But not just fire: suddenly the car was washed with a brilliant light.
"Stop your vehicle."
The windshield filled with an immense dark shape, like a great black bird alighting. Grey jammed his foot on the brake, pitching both of them forward. As the helicopter touched down on the roadway, Grey heard a tinkle of breaking glass and something dropped into his lap: a canister the size and weight of a soup can, making a hissing sound.
He threw the door open, but the gas was already inside him, in his head and heart and lungs; he made it all of ten feet before he succumbed, the ground rising like a gathering wave to meet him. Time seemed undone; the world had gone all watery and far away. A great wind was pushing over his face. At the edge of his vision he saw the space-suited men lumbering toward him. Two more were dragging Lila toward the helicopter. She was suspended face-down, her body limp, her feet skimming the ground. "Don't hurt her!" Grey said. "Please don't hurt the baby!" But these words seemed not to matter. The figures were above him now, their faces obscured, floating bodiless over the earth, like ghosts. The stars were coming out.
Ghosts, Grey thought. I really must be dead this time. And he felt their hands upon him.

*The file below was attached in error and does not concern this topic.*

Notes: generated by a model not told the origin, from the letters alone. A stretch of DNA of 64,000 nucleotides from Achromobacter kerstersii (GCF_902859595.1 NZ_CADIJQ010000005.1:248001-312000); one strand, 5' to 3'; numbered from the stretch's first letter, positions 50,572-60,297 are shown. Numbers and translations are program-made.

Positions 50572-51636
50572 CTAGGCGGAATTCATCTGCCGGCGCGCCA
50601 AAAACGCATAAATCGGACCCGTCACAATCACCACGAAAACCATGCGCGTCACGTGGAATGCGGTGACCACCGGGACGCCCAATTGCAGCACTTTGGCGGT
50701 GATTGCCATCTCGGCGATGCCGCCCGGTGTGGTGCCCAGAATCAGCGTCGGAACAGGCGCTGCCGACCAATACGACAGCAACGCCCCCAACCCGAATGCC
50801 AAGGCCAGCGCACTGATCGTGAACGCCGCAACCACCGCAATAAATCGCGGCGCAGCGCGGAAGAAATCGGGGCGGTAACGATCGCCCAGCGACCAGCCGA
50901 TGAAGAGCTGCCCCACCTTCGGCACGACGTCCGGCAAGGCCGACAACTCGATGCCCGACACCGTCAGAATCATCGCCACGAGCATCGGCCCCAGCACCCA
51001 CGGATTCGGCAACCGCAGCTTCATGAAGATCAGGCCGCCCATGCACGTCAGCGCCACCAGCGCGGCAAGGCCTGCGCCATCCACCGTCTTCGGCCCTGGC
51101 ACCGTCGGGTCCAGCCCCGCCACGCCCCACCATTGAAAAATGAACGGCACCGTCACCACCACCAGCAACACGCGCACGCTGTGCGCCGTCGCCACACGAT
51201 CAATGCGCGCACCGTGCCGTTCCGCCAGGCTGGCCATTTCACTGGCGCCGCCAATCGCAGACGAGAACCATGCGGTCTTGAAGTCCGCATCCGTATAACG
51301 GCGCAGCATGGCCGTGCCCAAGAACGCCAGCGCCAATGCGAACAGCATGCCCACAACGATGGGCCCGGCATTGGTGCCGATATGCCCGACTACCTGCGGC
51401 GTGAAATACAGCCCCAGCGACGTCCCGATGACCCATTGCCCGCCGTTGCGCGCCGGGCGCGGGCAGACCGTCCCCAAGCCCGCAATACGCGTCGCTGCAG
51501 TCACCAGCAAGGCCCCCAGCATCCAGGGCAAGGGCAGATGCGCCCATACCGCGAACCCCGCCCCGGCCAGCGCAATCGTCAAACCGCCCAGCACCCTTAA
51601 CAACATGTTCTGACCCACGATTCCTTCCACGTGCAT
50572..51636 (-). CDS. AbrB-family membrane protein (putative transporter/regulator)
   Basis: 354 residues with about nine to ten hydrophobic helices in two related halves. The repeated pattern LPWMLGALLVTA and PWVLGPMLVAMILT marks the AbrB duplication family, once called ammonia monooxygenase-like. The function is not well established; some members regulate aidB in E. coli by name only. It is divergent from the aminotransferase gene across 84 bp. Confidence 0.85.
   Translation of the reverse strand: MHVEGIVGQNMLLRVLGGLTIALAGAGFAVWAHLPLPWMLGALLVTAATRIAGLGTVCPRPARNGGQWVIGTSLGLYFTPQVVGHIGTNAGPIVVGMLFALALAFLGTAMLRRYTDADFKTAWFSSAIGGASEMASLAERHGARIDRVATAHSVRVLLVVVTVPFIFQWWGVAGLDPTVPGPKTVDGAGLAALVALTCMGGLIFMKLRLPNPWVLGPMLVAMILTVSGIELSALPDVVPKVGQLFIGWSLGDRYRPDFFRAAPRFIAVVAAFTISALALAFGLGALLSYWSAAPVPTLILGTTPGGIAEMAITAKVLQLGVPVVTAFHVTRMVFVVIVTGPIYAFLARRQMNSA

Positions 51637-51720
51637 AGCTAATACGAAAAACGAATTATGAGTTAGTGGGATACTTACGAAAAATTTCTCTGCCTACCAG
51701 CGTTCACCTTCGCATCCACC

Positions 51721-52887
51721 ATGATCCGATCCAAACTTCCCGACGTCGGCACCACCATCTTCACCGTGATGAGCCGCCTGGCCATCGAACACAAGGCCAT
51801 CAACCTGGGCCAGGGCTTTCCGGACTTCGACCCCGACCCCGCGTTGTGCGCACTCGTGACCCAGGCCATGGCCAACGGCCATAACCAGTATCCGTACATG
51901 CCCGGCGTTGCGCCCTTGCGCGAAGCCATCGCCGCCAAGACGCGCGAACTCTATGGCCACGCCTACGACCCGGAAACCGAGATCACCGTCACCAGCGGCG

They drove through the day; by the time the convoy halted, it was late afternoon. Porcheki emerged from the lead Humvee and strode back to the bus.
"This is where we leave you. The sentries at the gate will tell you what to do."
They were in some kind of staging area: trucks of supplies, military portables, refuelers, even artillery. Kittridge guessed he was looking at a force at least the size of two battalions. Adjacent to this was a gated compound of canvas tents, ringed by portable fencing topped with concertina wire.
"Where are you off to?" Kittridge asked. He wondered where the fight was now.
Porcheki shrugged. Wherever they tell me to go. "Best of luck to you, Sergeant. Just remember what I said."
The convoy drew away. "Pull ahead, Danny," Kittridge said. "Slowly."
Two masked soldiers with M16s were positioned at the gate. A large sign affixed to the wire read: FEDERAL EMERGENCY MANAGEMENT AGENCY REFUGEE PROCESSING CENTER. NO REENTRY. NO FIREARMS PAST THIS POINT.
Twenty feet from the entrance, the soldiers motioned for them to halt. One of the sentries stepped to the driver's window. A kid, not a day over twenty, with a spray of acne on his cheeks.
"Twelve," Kittridge answered.
"City of origin?"
The tags had long since been stripped from the bus. "Des Moines."
The soldier stepped back, mumbling into the radio clipped to his shoulder. The second was still standing at the sealed gate with his weapon pointing skyward.
"Okay, kill the engine and stay where you are."
Moments later the soldier returned with a canvas duffel bag, which he held up to the window. "Put any weapons and cell phones in here and pass it to the front."
The ban on weapons Kittridge understood, but cell phones? None of them had gotten a signal in days.
"This many people, the local network would crash if people tried to use them. Sorry, those are the rules."
This explanation struck Kittridge as thin, but there was nothing to be done. He received the bag and moved up and down the center aisle. When he came to Mrs. Bellamy, the woman yanked her purse protectively to her waist.
"Young man, I don't even go to the beauty parlor without it."